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The Elder Scrolls IV: Oblivion

Gaming's Defining Moments - The Elder Scrolls IV: Oblivion

As we twiddle our thumbs waiting for The Elder Scrolls VI, we take a look back at an ambitious game that we've sunk many hours into.

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The Elder Scrolls games are notoriously few and far between. The Elder Scrolls V: Skyrim was released back in 2011 (and ported to every single system on the planet since), and aside from a relatively ambiguous reveal at E3 2018, there's no Elder Scrolls VI in sight. But before Skyrim though there was 2006's Oblivion, a game that had a lot of ambition and a lot of charm, even if some of its features haven't quite stood the test of time.

Going into Oblivion was no easy task for Bethesda, as the previous Elder Scrolls game - Morrowind - was a critically-acclaimed RPG with plenty of fans. That's why the stakes needed to be raised, and Bethesda improved several areas with this iteration, which was releasing on the next console generation after Morrowind.

AI was one of the areas of improvement, and while it provides plenty of meme-able moments when looking back on it, the Radiant AI system did allow for a more immersive experience. NPCs would walk around and talk with each other, have their own conflicts, and the world felt more alive because of that. You were a part of a living and breathing world, one that changed depending on the time of day and - more importantly - your actions.

The Elder Scrolls IV: Oblivion

Speaking of the world, this in itself was a joy to explore. A lot of people talk about how memorable it was when you first left the sewers (the tutorial section during which time you meet Uriel Septim, played by Patrick Stewart), as there was suddenly this huge world to explore, and it was seemingly without limits. You could walk off and encounter the biggest beasts imaginable if you wanted, or simply wander into the Imperial City to see the hustle and bustle - the choice was entirely yours, and it was borderline overwhelming.

The improved draw distance helped a lot with this too, as you could really feel a sense of scale as you wandered towards that elusive point on the horizon. Everything you see you could walk to, and compared to Skyrim after it, there was a lot more bright and vibrant colours throughout the world in Oblivion. Dungeons, caves, ruins, and more were awaiting for those who went off the beaten path, but there were also dangers for those who dared to try and find the elusive treasures in Cyrodiil.

Basically, there was just a lot to do in Oblivion, and for an RPG that's definitely a good thing. Those who explored areas at random had a lot to discover, but there were also plenty of quests in the main story-line (featuring celebrity talent like Sean Bean) and beyond, whether those are the memorable standalone quests like Through A Nightmare, Darkly to other quest-lines like the Mages Guild, Dark Brotherhood, and Thieves Guild.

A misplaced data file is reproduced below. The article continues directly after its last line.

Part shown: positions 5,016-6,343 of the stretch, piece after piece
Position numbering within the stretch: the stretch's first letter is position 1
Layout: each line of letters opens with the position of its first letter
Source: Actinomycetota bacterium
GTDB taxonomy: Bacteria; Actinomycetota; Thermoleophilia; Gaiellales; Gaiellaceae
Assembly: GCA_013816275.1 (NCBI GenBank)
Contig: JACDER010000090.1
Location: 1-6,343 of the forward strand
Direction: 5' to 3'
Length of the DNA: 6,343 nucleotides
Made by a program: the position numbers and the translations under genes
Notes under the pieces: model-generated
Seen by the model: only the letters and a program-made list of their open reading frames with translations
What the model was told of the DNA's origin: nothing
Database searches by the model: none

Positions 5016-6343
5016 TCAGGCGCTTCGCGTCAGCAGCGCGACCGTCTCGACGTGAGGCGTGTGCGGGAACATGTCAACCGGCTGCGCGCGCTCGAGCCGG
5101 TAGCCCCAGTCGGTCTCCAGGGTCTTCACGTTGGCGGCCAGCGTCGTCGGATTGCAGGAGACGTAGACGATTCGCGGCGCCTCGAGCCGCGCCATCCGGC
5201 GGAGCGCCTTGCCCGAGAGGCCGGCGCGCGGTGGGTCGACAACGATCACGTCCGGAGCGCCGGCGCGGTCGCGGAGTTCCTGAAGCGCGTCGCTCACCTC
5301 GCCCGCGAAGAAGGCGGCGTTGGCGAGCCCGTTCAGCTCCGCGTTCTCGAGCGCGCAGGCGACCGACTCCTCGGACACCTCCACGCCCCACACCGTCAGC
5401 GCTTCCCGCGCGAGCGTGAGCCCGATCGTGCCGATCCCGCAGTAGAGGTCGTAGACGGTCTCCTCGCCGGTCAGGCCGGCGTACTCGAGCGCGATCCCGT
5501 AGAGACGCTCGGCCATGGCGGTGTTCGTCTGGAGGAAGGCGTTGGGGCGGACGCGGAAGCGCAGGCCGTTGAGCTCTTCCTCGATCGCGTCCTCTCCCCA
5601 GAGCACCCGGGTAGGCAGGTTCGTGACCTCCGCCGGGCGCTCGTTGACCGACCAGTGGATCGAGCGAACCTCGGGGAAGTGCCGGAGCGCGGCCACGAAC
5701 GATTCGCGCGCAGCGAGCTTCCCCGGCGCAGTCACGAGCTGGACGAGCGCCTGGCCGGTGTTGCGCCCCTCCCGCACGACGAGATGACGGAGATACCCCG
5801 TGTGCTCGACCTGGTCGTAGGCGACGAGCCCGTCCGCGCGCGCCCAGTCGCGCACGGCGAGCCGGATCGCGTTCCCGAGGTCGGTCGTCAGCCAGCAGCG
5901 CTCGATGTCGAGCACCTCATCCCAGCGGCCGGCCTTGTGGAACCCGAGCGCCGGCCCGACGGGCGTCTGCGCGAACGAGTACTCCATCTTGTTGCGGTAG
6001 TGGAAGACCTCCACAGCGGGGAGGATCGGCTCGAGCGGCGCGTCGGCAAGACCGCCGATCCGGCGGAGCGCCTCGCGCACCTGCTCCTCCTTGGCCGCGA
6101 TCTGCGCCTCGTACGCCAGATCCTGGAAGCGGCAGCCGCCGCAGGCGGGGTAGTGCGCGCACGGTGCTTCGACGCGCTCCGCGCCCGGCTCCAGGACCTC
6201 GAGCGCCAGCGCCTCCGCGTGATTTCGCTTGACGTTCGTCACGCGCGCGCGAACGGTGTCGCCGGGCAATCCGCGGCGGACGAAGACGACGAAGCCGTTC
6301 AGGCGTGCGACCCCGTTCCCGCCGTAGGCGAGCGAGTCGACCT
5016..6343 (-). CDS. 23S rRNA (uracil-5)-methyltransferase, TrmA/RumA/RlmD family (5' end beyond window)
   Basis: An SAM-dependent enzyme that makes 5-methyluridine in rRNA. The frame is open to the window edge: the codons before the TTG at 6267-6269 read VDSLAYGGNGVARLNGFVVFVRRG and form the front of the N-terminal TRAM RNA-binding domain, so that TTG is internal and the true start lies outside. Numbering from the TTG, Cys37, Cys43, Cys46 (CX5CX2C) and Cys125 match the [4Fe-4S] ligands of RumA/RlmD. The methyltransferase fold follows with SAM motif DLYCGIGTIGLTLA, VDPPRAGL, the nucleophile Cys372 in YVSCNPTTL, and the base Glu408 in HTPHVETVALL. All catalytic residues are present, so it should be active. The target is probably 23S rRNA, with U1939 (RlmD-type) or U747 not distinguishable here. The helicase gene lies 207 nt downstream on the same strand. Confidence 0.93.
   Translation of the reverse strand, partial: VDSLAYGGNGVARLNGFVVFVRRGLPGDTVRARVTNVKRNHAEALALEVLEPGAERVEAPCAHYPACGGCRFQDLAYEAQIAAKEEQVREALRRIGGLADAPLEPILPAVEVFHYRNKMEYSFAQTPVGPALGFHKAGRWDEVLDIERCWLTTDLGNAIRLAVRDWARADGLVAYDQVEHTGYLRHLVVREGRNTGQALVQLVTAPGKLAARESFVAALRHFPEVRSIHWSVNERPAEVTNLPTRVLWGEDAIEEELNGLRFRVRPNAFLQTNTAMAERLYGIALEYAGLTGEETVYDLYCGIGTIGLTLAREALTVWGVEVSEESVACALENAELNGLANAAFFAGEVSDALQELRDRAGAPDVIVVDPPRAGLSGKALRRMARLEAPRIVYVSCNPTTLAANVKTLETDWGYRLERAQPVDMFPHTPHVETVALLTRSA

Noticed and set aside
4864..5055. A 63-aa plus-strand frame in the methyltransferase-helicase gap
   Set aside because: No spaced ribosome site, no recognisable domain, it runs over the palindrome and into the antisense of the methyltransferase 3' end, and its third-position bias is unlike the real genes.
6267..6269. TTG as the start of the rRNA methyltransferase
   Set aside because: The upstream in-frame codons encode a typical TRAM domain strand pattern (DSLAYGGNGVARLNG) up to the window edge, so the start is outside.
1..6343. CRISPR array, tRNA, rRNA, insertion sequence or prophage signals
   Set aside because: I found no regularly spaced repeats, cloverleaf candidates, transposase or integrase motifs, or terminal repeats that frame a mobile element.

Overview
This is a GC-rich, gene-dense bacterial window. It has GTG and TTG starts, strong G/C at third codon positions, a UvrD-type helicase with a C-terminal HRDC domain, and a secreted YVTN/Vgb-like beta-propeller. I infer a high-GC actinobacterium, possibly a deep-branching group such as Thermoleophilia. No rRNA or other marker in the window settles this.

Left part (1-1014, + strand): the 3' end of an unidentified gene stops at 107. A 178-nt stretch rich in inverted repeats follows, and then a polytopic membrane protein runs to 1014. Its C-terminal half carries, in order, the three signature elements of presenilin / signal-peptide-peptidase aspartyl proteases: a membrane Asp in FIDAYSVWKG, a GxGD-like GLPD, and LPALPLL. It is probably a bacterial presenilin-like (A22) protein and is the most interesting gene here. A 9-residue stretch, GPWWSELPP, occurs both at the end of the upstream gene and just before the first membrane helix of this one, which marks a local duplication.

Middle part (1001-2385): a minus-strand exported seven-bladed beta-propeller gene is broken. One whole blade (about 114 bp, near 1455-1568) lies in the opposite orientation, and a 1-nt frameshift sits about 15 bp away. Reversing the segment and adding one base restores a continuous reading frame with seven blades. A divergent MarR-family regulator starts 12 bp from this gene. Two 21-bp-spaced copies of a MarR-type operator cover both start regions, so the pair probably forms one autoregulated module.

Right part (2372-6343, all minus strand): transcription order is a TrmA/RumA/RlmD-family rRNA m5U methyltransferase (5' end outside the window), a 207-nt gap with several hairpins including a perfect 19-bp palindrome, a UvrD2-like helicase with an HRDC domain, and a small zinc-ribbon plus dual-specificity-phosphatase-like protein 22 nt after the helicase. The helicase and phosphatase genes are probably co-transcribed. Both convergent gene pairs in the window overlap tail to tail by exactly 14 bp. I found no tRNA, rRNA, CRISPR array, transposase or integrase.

Completing these would let you build and shape your character, and there were plenty of other ways to play the role. Armour, weapons, and other equipment was laying around the world for you to find, earn, or steal, and performing tasks naturally levelled up your skills in certain areas. As you played you organically improved yourself, allowing you to perform more advanced actions and become the hero you always dreamed of being.

The Elder Scrolls IV: Oblivion

Combat isn't always necessary in Oblivion, as there are other avenues like persuasion that you can attempt, but there are plenty of options when fighting too. Those who like a stealthy approach can equip themselves with light armour and daggers/bows, but those who want to go in a bit louder have heavier armour and weapons like maces and warhammers to savour. These aren't limiting choices either, and you always have the choice to switch between styles as you see fit.

Of course, you could always improve your weapons and gear with a bit of enchanting, and to do that you needed sigil stones. These powerful artefacts were found on the other side of the ominous-looking Oblivion Gates that populated the world, and it was up to you to head through these gates, taking you from Cyrodiil to the Daedric planes in search of mystical rewards. These gates may have looked like the Eye of Sauron, but they actually offered a gateway to a totally different world, and this regular chance of pace helped keep the experience varied and fresh.

Finally, who could forget the brilliant audio in Oblivion as well, produced by Elder Scrolls veteran Jeremy Soule. Admittedly, the voice acting did produce some rather cringe-worthy moments and there were a bunch of repeated phrases, but the gorgeous music from Soule made up for that and produced an iconic experience that takes us back whenever we hear it now.

It's easy to look back at clips of Oblivion now and think it's jagged and wonky and all about horse armour, but for the time it really pushed the boat out for RPGs and changed our expectations about what a fantasy world could and should be. For all its flaws, it was an ambitious title with a huge, vibrant, and interesting world to explore for hours on end, and while it hasn't been ported to as many systems as Skyrim, one might argue it has a touch more personality than the 2011 game. All that remains now is to wait (very) patiently for Elder Scrolls VI to come around, and see if it can bring us that same sense of wonder and amazement once more.

The Elder Scrolls IV: Oblivion